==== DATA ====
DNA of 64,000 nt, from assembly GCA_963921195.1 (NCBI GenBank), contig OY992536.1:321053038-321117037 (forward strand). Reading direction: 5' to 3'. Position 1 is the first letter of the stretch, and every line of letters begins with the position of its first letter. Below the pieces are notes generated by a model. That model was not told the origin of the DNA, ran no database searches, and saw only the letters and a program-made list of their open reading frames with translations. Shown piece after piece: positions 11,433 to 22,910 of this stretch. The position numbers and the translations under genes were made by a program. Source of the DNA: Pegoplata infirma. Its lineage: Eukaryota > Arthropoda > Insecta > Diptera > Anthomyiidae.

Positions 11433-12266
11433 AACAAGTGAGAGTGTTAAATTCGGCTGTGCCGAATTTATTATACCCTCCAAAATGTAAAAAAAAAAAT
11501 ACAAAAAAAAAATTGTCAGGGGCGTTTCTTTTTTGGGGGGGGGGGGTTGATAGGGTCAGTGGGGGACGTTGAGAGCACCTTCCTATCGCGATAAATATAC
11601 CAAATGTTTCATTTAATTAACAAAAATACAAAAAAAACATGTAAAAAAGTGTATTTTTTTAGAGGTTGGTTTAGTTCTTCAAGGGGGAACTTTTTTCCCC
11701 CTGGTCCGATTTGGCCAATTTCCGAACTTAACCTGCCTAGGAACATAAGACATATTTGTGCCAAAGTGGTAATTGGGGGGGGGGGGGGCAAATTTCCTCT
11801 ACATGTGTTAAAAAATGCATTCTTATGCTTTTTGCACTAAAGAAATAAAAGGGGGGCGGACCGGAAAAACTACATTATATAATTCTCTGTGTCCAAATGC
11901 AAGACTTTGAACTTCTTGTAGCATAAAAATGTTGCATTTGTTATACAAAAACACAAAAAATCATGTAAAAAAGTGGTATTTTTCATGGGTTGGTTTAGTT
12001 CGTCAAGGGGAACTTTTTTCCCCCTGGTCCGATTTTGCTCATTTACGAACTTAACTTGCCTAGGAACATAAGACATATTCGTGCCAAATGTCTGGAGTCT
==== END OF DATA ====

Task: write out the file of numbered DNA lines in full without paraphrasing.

DNA of 64,000 nt, from assembly GCA_963921195.1 (NCBI GenBank), contig OY992536.1:321053038-321117037 (forward strand). Reading direction: 5' to 3'. Position 1 is the first letter of the stretch, and every line of letters begins with the position of its first letter. Below the pieces are notes generated by a model. That model was not told the origin of the DNA, ran no database searches, and saw only the letters and a program-made list of their open reading frames with translations. Shown piece after piece: positions 11,433 to 22,910 of this stretch. The position numbers and the translations under genes were made by a program. Source of the DNA: Pegoplata infirma. Its lineage: Eukaryota > Arthropoda > Insecta > Diptera > Anthomyiidae.

Positions 11433-12266
11433 AACAAGTGAGAGTGTTAAATTCGGCTGTGCCGAATTTATTATACCCTCCAAAATGTAAAAAAAAAAAT
11501 ACAAAAAAAAAATTGTCAGGGGCGTTTCTTTTTTGGGGGGGGGGGGTTGATAGGGTCAGTGGGGGACGTTGAGAGCACCTTCCTATCGCGATAAATATAC
11601 CAAATGTTTCATTTAATTAACAAAAATACAAAAAAAACATGTAAAAAAGTGTATTTTTTTAGAGGTTGGTTTAGTTCTTCAAGGGGGAACTTTTTTCCCC
11701 CTGGTCCGATTTGGCCAATTTCCGAACTTAACCTGCCTAGGAACATAAGACATATTTGTGCCAAAGTGGTAATTGGGGGGGGGGGGGGCAAATTTCCTCT
11801 ACATGTGTTAAAAAATGCATTCTTATGCTTTTTGCACTAAAGAAATAAAAGGGGGGCGGACCGGAAAAACTACATTATATAATTCTCTGTGTCCAAATGC
11901 AAGACTTTGAACTTCTTGTAGCATAAAAATGTTGCATTTGTTATACAAAAACACAAAAAATCATGTAAAAAAGTGGTATTTTTCATGGGTTGGTTTAGTT
12001 CGTCAAGGGGAACTTTTTTCCCCCTGGTCCGATTTTGCTCATTTACGAACTTAACTTGCCTAGGAACATAAGACATATTCGTGCCAAATGTCTGGAGTCT